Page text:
Studley and Abbasi, both married for only a few years, have not been rebbetzers for all that long. However, James Gracer is an old hand at it, having been married to Rabbi Judy Shanks for more than three decades.
Shanks has been a rabbi at Temple Isaiah in Lafayette for more than 21 years, and before that she served as head rabbi at Temple Beth Hillel in Richmond for seven years. When Shanks’ career was beginning, back in the early 1980s, there weren’t as many rebbetzers as there are today, but Gracer says his experiences have been positive from the outset.
Well, almost. After his wife’s ordination, she applied to be a Hillel rabbi in the Midwest, but during the interview, she was told in no uncertain terms that the rabbi’s spouse was responsible for cleaning up and cooking the Shabbat meal.
After it was made clear that Gracer was busy establishing his new medical career, Shanks never got a call back. But that was then, and Shanks’ two jobs in the East Bay proved to be perfect fits for Gracer.
“I’ve been lucky,” he says, “because both times I landed in a place that had open arms, not only for their rabbi, but for the clergy family, too. [Temple Isaiah] is an easy place to be who I am.”
A native of Long Island, N.Y., Gracer came of age in the 1960s as part of an active synagogue community with a male rabbi. He doesn’t remember the rebbetzin at all, which suggests she had a largely invisible presence at the synagogue.
That’s not the route he chose to go.
A psychiatrist with a private practice in Walnut Creek, Gracer is a familiar face at Temple Isaiah. He sings in the choir, helped lead a temple trip to Israel and taught an adult education class with his wife. The topic: psychoanalyzing the couples in Genesis — he is a therapist, after all.
His presence has been a comfort and an asset, Shanks says.
“It’s hard to do alone,” she says of the rabbinate. “I’m incredibly fortunate to have someone who is so supportive and integrated in the life of the community.”
The couple’s two children are grown, so child care is no longer an issue for them. But when their kids were small, Gracer took on the bulk of home child care, just as Studley and Abbasi do today.
Preparing for the realities of the rabbinate is part of the curriculum in the Jewish world’s many rabbinical training programs, but spouses, fiancés and boyfriends of rabbis don’t have a seminary of their own. They learn the ropes as they go.
For Studley, that included feeling a certain pressure to remain careful about what he does and says around congregants.
“I am a representative of Chai and an informal representative of the synagogue, so I do need to be on my best behavior and I might open up a little more slowly than I normally would.”
Levy sees her husband as a partner in her rabbinate. He shows that partnership in ways big and small: He serves as her chief sounding board, offering feedback on sermons; he belongs to the men’s group; and he plays on the synagogue softball team.
At a recent bar mitzvah for which she officiated, she noticed Studley and the bar mitzvah boy talking together, bonding over “cool funky sneakers” they both owned.
Levy also admits that while it can be a bit distracting, she enjoys having her family attend services she conducts.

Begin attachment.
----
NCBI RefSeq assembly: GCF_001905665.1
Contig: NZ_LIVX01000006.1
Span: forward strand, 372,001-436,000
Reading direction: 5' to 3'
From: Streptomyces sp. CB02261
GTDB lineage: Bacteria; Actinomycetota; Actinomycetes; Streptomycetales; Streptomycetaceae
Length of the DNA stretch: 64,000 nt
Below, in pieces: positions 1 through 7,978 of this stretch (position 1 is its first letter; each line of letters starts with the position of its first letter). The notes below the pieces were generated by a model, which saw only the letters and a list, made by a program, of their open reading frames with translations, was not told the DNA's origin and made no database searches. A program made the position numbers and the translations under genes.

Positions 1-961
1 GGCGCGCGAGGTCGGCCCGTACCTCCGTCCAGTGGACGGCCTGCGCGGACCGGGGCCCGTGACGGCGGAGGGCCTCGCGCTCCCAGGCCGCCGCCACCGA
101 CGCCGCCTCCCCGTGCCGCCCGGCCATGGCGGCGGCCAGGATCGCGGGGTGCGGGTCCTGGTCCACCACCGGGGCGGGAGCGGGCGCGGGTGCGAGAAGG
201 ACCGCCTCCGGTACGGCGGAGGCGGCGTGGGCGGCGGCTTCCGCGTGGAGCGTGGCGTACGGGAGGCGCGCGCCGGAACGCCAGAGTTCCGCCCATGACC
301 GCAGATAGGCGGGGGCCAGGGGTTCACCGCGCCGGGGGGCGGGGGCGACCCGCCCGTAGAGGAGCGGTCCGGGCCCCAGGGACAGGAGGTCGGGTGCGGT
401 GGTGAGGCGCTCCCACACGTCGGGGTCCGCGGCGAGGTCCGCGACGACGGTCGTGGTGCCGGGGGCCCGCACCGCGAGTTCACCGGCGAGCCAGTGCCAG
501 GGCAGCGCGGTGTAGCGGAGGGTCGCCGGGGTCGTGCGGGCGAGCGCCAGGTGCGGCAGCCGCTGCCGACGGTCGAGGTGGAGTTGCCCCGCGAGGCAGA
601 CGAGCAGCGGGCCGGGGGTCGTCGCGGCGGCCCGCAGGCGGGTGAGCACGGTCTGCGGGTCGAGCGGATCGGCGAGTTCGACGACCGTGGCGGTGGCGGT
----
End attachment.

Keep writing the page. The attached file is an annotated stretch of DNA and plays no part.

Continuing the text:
“It’s neat for me to be part of a rabbinic family,” Levy says. “A lot of jobs are separate from your family life, but in the life of a rabbi, you’re a teacher and a role model on how to be a Jew and a Jewish family.”
While sewing one’s family into the fabric of synagogue life is nice, it’s also important to carve out “sacred family time” away from the synagogue, Mizrahi notes, which she does by taking Tuesdays as a midweek “Sabbath.” The phone is turned off, the email inbox goes unchecked. It’s just the rabbi, her husband, and baby makes three. “The community understands and respects that I need time for something other than congregational [work],” she says.
She stresses that female rabbis are striving to create a new model, rather than simply trying to be men rabbis.
For her that can mean taking her baby with her when teaching Sunday school, or having her husband hold the baby during services (as she leads them).
“Feminism is not just having women doing what men can do,” Mizrahi says, “but valuing what women have always done, and having men do those things, too; having men care for children, so women can be leaders.”
Indeed, it’s a partnership that has to go beyond gender stereotypes.
“I completely admire the fact that Chai is a rabbi,” Studley says. “I come home from a day of meetings and say I worked on this project, solved a problem and the client is happy. She’ll say, ‘I helped a family lay their mother to rest.’ There’s a significance to what she does that’s on a whole other level compared to what most people do on a day-to-day basis.”
It’s that sort of impact that has already changed the way the Jewish community thinks of rabbis.
Gracer, for example, remembers when his wife announced she was leaving Temple Beth Hillel, and the search for a replacement rabbi began.
“When they were interviewing rabbis,” he recalls, “one of the young kids in the congregation said, ‘I didn’t know a man could be a rabbi.’ His whole life experience was with a woman rabbi.”
cover photo | cathleen maclearie